Keeping toddlers safe during travel is trickier than you might think, so check your suitcase for hidden dangers and know what to do in an emergency.
I’ll never forget the day I discovered the empty pill bottle in my husband’s suitcase.
We had been home from a trip to see his parents for several days, but I had not yet unpacked our bags.
Beside the pill bottle, in what looked like a trail from the suitcase, were little green gel caps–and some of them were broken.
Panic struck me, and I immediately began searching for our toddler.
I grabbed her, pulled open her mouth, and, sure enough, little bits of green gel caps were in it. I carried her down the stairs as quickly as my legs would take me, so I could locate the phone number to the poison control center on my refrigerator.
We had been so careful, or so I thought. We always kept our medicines hidden and far out of our daughter’s reach. But while traveling, we had simply packed the pills in our suitcases.
Thankfully, our daughter was OK. But we very well could have ended up in the hospital that night–or worse.
It wasn’t intentional neglect on our part.
We thought we were doing everything “right.”
But we didn’t have a plan for keeping our medicines out of reach while traveling.
What’s a parent to do? You can’t exactly store your medicines the same way while traveling as you do at home.
Here are a few things we’ve learned about keeping toddlers safe during travel:
1. Store your medicines in a place your child cannot reach.
This will be much easier at home, but what about when traveling? After our daughter ingested my husband’s pills that day, we invested in a lockable pill case for when we are traveling. As well, when we are traveling for a longer period and need to pack all of our vitamins and medicines, I pack them in a bag that I carry with me at all times. That means the bag sits in the front seat with me during a road trip instead of in the back where one of the children could get into the bag.
When you arrive at your location, be sure to find a high enough place to secure your medicines, so your children will not be able to reach them there as well.
2. Put medicines back up as soon as you use them.
Children can easily climb onto counters and access medicines. Develop the habit of securing pill bottle tops as soon as you can and immediately placing the medicines back in a place where the children cannot reach them.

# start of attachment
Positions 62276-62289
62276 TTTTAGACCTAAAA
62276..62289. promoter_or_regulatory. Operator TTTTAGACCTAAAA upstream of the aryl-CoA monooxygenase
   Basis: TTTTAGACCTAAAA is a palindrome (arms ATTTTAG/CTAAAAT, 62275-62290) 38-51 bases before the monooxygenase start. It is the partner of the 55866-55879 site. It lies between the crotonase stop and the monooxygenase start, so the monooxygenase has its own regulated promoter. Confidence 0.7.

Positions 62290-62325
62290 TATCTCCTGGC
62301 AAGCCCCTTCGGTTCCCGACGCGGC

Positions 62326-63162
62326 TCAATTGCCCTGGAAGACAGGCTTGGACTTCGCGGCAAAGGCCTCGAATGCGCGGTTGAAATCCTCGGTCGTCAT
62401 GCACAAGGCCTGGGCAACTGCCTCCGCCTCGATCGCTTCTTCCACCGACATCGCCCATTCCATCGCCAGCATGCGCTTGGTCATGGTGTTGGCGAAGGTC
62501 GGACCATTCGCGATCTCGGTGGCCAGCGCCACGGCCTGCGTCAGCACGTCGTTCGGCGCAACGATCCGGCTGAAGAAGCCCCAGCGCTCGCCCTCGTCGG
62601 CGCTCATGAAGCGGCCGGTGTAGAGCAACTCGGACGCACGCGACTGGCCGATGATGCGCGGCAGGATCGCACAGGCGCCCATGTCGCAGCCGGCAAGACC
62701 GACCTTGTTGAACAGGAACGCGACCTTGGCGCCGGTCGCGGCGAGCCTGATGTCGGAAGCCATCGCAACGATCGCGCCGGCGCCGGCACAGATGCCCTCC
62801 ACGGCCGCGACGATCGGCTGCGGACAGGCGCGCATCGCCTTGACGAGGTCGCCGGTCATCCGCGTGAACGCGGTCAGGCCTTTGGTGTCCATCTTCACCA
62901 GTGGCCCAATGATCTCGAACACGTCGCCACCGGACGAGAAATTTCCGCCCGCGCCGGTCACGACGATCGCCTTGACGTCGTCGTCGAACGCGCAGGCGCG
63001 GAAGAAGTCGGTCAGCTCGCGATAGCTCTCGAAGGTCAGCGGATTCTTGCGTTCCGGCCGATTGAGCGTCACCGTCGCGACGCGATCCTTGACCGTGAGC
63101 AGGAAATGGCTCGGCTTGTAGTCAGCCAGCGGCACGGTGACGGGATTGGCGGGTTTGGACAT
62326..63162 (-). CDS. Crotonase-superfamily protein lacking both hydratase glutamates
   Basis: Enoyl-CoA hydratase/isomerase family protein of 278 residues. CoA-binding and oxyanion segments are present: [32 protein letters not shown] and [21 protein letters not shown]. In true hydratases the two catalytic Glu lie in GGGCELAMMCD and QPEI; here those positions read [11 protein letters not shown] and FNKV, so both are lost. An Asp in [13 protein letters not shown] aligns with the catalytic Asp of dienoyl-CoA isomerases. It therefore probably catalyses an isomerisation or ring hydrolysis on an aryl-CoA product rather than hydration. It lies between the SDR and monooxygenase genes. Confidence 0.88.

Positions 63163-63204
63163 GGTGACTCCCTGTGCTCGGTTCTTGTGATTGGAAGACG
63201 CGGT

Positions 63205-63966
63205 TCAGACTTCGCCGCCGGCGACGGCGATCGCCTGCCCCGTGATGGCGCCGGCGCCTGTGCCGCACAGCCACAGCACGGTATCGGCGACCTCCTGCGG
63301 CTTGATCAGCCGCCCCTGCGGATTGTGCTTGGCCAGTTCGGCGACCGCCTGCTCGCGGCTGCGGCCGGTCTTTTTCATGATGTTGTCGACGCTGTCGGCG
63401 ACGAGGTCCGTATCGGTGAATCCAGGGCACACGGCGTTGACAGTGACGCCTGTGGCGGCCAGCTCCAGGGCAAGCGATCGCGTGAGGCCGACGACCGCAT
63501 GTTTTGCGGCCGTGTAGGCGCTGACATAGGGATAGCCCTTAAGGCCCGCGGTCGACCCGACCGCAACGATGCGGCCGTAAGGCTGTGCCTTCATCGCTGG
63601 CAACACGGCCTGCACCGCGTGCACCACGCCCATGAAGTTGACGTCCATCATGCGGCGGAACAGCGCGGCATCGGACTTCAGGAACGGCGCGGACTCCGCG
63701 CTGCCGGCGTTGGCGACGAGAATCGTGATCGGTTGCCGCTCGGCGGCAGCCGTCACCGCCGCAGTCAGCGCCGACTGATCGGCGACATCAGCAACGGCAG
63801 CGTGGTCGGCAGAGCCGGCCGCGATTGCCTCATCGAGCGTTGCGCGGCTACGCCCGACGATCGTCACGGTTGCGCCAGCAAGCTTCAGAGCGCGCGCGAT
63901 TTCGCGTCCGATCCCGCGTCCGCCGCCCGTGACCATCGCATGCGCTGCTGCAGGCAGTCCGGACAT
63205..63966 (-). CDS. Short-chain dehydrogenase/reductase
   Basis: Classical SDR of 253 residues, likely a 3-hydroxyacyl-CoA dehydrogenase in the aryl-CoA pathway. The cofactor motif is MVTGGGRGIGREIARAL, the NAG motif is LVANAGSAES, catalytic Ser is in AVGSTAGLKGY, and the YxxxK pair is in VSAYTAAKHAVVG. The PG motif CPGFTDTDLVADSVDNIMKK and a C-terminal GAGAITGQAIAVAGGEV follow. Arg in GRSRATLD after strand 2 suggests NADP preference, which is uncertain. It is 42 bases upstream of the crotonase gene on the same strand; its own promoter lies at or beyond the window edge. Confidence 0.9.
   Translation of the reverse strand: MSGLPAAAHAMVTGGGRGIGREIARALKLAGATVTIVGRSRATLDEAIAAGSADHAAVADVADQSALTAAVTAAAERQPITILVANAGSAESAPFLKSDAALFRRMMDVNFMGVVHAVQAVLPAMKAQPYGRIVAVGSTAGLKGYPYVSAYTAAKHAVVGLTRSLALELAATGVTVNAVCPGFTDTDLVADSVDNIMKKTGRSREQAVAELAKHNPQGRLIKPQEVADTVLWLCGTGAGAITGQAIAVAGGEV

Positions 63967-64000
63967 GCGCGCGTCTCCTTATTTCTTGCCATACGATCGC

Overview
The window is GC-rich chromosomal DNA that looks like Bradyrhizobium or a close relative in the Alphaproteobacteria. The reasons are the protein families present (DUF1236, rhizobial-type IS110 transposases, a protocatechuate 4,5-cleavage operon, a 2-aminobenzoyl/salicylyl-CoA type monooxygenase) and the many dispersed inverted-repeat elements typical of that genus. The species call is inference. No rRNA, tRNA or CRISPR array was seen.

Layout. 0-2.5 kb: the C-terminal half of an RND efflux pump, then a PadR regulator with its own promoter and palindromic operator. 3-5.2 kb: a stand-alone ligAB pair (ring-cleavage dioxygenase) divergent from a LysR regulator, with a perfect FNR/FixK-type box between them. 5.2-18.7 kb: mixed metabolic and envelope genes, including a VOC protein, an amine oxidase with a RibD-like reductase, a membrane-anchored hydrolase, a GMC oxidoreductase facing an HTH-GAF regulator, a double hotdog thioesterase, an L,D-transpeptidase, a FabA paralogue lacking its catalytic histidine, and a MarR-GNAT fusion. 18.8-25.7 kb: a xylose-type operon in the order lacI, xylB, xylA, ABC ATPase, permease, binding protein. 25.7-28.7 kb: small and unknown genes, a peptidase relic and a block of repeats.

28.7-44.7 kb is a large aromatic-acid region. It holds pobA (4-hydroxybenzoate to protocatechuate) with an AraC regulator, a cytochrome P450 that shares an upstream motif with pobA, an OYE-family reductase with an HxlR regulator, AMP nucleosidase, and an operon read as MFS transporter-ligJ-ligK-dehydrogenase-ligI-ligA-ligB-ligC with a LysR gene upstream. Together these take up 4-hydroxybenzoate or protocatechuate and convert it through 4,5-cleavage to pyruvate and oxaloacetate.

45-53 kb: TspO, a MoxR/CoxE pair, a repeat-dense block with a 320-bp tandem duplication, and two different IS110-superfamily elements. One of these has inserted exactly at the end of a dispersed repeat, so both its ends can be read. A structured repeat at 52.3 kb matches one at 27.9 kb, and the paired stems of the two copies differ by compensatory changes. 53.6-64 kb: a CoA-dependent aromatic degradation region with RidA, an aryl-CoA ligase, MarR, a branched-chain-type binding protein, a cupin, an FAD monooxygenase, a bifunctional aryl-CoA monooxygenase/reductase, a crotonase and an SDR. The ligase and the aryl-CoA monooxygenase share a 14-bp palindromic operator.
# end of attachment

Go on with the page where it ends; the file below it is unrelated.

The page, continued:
3. Use childproof locks.
Thankfully, most (but not all!) medicine bottles today come with childproof caps. Be sure the cap is locked tightly after each use.
4. Teach children about the dangers of over-ingesting medicine.
I am probably a bit too dramatic with this, but I tell my children that if they overeat vitamins or take mommy and daddy’s medicine they could die–or at least end up in the hospital. Do not joke about medicine with your children. Be serious when teaching them that medicines are to be respected and only used when an adult administers them.
5. Tell guests about medicine safety.
There was another time when one of our girls was a toddler that my father-in-law was visiting, and one of them got into his medicine. I don’t even remember what the medicine was now. I do remember being extremely upset he had left it out, but I no longer blame my father-in-law for this. However, I’m now much more vigilant in making sure guests know that they, too, need to keep their medicines up and away from the children of the home.
6. Know what to do in case of an emergency.
Thankfully, on the day my daughter ingested the medicine, we had the local poison control center’s information on our refrigerator. We still have this information where I can easily access it.
Save the Poison Help number (800-222-1222) in all of your phones, including cell phones. That way, you’ll have it when you need it. Also, make sure it’s available for your child’s babysitter or caregiver. Call Poison Help right away if you think your child might have gotten into a medicine or vitamin, even if you are not completely sure.
This post is sponsored by the CHPA Educational Foundation.
This is a sponsored conversation written by me on behalf of the CHPA Educational Foundation . The opinions and text are all mine.